In your masse‘ shot training, and hopefully you will have time alone at a pool table, you should select your strike point as close to cue ball edge as possible without miscuing completely.  Place the tip where you would place it for a low right or low left draw shot.  If the cue ball squirts away from you at that strike point then move the point of aim slightly closer to center.

(Read more in Book 3)

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Read more: MASSE SHOTS cont.


One of the most baffling yet exciting shots on a pool table is the perfectly executed masse‘ shot.     

There are occasions during a game when the shooter must make a good hit on an object ball but the cue ball is obstructed from every kick shot possibility and is too close to an interfering ball to attempt a jump shot.    

A curve shot is also a non possibility but an extreme curve draw shot is the only solution and this action is created only with the masse‘stroke.     

Very few players are masters of this shot, including some of the very top pros . I regard the masse‘ as merely a draw shot from above, therefore I visualize the clock face of cue ball as lying flat on the table and looking up at me.     

The aim points are at low center six o’clock, low right five o’clock and 5:30 o’clock. 6:30 and 7:00 at low left.  These aim points are dependent on which direction line you want to form between center cue ball resting point and your desired direction.  (See diagram following).

(Read more in Book 3)

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Read more: MASSE SHOTS


There will be times when all lanes of approach to your target ball via kick shots are blocked and there is an obstructing ball in between the cue ball and target ball. During these shot situations or other apparent “no shot” situations, there may exist the possibility of shooting around the obstruction ball by causing the cue ball to curve; jumping over the obstruction ball and in some situations the possibility of shooting through the obstructing ball or balls.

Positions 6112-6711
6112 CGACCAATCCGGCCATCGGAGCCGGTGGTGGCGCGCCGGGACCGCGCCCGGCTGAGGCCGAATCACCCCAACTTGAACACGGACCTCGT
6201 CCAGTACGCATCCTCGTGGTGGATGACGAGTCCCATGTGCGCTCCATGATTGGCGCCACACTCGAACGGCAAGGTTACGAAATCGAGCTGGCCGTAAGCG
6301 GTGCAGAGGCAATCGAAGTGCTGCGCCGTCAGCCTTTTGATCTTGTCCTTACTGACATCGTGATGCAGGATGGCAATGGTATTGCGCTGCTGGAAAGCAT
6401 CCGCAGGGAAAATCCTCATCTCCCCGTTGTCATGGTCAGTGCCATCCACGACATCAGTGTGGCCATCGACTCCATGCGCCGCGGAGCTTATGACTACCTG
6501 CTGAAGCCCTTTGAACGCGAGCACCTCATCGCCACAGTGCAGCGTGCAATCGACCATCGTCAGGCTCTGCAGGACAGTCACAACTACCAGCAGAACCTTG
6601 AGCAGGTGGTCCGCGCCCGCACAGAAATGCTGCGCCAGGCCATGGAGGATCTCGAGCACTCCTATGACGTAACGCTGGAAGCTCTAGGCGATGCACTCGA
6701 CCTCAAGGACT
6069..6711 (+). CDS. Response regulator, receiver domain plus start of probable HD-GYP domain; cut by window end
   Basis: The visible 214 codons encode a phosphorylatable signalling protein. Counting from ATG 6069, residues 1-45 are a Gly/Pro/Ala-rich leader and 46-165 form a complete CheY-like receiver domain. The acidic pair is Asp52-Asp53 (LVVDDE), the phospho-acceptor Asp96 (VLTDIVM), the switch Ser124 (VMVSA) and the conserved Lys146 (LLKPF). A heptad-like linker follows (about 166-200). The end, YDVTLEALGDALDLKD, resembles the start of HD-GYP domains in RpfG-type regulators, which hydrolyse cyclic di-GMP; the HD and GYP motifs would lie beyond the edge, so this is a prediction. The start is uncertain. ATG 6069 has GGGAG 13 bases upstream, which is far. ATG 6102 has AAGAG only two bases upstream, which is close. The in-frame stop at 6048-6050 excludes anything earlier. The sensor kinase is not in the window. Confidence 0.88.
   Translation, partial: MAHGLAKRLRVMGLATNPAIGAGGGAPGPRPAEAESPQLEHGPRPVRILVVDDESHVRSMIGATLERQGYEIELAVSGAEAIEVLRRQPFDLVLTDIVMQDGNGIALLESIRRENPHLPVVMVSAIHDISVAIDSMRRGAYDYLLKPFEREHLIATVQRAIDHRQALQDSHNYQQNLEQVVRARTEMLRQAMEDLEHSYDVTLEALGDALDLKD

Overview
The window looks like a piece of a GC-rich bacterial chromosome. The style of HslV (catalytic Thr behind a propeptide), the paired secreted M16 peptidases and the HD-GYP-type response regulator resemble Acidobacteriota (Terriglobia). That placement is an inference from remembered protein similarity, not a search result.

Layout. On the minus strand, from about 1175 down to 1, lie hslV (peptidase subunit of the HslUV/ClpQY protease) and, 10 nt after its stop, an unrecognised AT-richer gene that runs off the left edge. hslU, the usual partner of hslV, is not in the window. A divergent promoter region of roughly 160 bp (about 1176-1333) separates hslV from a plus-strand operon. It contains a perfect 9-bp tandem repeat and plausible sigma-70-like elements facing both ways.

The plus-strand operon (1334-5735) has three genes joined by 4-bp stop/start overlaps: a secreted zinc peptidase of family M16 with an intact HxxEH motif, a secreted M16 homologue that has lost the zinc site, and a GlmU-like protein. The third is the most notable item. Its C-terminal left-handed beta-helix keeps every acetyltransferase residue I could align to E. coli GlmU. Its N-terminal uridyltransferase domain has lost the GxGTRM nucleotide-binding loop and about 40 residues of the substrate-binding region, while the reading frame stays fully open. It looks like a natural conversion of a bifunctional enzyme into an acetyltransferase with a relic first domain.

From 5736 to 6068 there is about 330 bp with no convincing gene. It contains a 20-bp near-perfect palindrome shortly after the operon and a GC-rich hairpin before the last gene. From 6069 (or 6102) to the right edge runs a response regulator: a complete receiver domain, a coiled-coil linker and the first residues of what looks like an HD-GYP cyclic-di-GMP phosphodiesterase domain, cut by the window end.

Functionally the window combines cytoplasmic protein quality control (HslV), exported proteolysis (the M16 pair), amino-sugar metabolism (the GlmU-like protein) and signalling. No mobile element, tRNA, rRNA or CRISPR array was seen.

For a quick breaking curve of the cue ball, the butt end of the cue stick should be raised 45 degrees.  If you wish cue ball to curve back to right after passing object ball then you must aim the cue tip down through the cue ball just below 3:00 concentrating on a vast amount of spin extreme) toward the right.

(Read more in Book 3)

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Read more: CURVE SHOTS


Carom = To strike and rebound

Carom shot = A shot in “pool” in which an object ball strikes another object ball before falling into a pocket.

Billiard shot = A shot in pool causing a cue ball to hit in succession, two object balls and driving the second hit object ball into a pocket.

Summation : Object ball off object ball = Carom shot

Object ball off cue ball = Billiard shot.

There are only two things you must know in order to shoot carom shots successfully. Where the aim point is on the carom ball and where the centerline points to on frozen ball carom shots.  If you are shooting the cue ball or another object ball to glance off the carom ball and into a pocket, you must first visualize a straight line from the center of target pocket to the closest point on the carom ball (see diagram).   

(Read more in Book 3)

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For a longer “draw back,” use a longer bridge. Move your bridge hand further back from the cue ball.      

A “nip draw” calls for a short bridge, a very low bridge and lowered cue tip.  This is to allow you to create a short, quick, downward jab stroke that enables the bridge hand and cue tip to be pulled back out of returning cue balls path. ( See diagram following).